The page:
The American Constitution: The First Two Hundred Years, 1787-1987

The American Constitution: The First Two Hundred Years, 1787-1987

The American Constitution: The First Two Hundred Years, 1787-1987

The American Constitution: The First Two Hundred Years, 1787-1987

Synopsis

Papers by leading British and American scholars provide a comparative historical and political analysis of the US Constitution, ranging over its birth, infancy and maturity.

Excerpt

The Constitution which emerged from the Philadelphia Convention in 1787 was the product of learned debate and judicious compromise. Born out of a sense of necessity, it was designed to suit a small agrarian republic of virtuous citizens. The document was couched in legalistic language and its uncompromising formality made it unlikely material for later veneration. It has, however, attained the status of a sacred text. Today, the Constitution reigns supreme over the law of the United States and is considered a fundamental birthright of all Americans.

But how truly 'American' was the Constitution? In various guises and forms, this question is as old as the republic itself. Its particular relevance to the framing of the Constitution is examined by Iain Hampsher-Monk whose essay focuses on the contribution of British and European political thinkers. The Founding Fathers were conscious that they were forging a new and special political system, but their preoccupation over such concepts as 'republicanism' and 'virtue' reflected their debt to European precedents. Iain Hampsher-Monk places particular emphasis on the writings of Montesquieu and Hume and shows how their ideas were central to the debates at Philadelphia.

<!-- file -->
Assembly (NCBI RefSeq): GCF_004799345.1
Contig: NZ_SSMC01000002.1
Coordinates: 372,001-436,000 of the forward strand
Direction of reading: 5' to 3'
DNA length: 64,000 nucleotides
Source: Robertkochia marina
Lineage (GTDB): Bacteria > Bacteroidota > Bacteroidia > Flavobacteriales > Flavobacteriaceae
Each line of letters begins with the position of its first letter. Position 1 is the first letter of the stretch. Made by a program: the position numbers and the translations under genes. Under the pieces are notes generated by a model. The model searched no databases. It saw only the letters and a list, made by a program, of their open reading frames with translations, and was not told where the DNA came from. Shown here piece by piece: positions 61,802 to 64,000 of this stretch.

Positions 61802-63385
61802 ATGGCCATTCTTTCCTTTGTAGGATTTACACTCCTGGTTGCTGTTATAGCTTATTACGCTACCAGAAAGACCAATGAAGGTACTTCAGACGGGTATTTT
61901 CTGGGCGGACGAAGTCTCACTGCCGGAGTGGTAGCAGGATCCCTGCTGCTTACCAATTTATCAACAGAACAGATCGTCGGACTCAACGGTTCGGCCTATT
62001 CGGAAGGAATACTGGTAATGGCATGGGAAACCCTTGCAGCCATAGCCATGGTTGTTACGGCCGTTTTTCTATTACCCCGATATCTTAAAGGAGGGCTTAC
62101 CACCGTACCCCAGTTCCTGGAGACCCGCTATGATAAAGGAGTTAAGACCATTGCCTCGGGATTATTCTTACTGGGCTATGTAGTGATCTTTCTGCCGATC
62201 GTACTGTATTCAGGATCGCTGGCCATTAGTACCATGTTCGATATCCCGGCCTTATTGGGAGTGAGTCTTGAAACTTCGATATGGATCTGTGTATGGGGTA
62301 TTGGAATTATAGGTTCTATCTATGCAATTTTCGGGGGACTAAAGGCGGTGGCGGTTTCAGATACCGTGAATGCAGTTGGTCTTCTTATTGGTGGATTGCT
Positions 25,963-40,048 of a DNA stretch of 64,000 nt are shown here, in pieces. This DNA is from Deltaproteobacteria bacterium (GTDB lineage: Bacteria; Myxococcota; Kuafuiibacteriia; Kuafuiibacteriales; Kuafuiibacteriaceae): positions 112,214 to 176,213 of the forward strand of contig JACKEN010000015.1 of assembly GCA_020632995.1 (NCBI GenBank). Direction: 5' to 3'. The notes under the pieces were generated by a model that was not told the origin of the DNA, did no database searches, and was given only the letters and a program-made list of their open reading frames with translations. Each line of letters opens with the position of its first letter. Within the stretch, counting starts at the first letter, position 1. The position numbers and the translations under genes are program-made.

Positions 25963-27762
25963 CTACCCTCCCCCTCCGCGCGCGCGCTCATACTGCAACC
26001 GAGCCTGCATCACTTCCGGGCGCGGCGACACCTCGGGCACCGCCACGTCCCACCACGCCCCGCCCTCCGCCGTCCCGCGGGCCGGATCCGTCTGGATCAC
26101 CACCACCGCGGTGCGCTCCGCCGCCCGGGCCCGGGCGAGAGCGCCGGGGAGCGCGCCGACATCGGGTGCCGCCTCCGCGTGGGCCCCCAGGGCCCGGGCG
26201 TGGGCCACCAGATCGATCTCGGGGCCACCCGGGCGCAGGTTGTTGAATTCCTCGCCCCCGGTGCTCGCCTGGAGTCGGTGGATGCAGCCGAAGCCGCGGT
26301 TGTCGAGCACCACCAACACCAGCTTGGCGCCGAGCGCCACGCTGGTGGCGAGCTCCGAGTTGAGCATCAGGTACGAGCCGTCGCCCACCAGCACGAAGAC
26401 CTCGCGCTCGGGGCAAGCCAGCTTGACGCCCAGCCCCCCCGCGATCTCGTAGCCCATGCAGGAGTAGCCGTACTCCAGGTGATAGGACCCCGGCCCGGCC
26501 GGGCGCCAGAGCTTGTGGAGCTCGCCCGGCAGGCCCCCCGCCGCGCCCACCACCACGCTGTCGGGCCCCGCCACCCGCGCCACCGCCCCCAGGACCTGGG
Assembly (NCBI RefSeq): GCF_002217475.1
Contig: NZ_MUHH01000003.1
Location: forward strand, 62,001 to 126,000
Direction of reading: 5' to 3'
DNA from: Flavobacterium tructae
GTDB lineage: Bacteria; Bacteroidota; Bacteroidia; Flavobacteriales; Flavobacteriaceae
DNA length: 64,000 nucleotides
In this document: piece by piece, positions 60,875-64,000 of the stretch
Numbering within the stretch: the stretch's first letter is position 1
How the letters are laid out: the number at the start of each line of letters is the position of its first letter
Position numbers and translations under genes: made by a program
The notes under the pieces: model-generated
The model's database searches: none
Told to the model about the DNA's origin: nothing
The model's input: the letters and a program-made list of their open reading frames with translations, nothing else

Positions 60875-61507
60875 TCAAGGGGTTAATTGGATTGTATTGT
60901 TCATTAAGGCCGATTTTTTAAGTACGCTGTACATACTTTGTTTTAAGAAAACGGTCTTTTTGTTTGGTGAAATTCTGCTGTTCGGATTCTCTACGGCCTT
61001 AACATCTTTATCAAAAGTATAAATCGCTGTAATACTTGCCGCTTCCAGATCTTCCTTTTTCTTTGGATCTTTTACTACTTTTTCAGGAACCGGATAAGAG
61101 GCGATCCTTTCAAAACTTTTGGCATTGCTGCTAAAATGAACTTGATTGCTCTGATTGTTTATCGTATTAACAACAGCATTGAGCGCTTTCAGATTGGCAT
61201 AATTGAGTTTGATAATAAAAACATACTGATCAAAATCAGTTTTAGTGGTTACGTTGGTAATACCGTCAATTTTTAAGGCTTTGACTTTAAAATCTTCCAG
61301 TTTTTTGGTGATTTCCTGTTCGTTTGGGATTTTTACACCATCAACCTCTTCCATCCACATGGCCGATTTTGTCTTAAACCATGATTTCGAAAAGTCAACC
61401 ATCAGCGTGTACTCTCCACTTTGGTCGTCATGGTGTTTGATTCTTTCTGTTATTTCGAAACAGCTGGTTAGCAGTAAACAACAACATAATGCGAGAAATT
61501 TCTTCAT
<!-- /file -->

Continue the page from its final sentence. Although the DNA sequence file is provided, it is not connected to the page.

Michael Duffy notes the sense of crisis which prompted the calling of the Convention. He explains how jealousies and rivalries were moderated to allow a positive conclusion which went well beyond the original mandates given to the delegates. In his view, the desperate desire for a government which would work, persuaded delegates to borrow more from British political ideas and practice than they were publicly prepared to admit. The new federal system superseded government by the Articles of Confederation, but Lyman Sargent argues that the latter are too readily dismissed as an abject failure. After all, the Articles had also sought to deal with the fundamental issue of how political power should be exercised in a society of free citizens. The framing of the new Constitution implied that the Articles of Confederation were discredited, but Lyman Sargent points out that a balanced government had been achieved under the Articles. The dilemma over power was not resolved in 1787 and would continue to reverberate throughout American history up to the present day.

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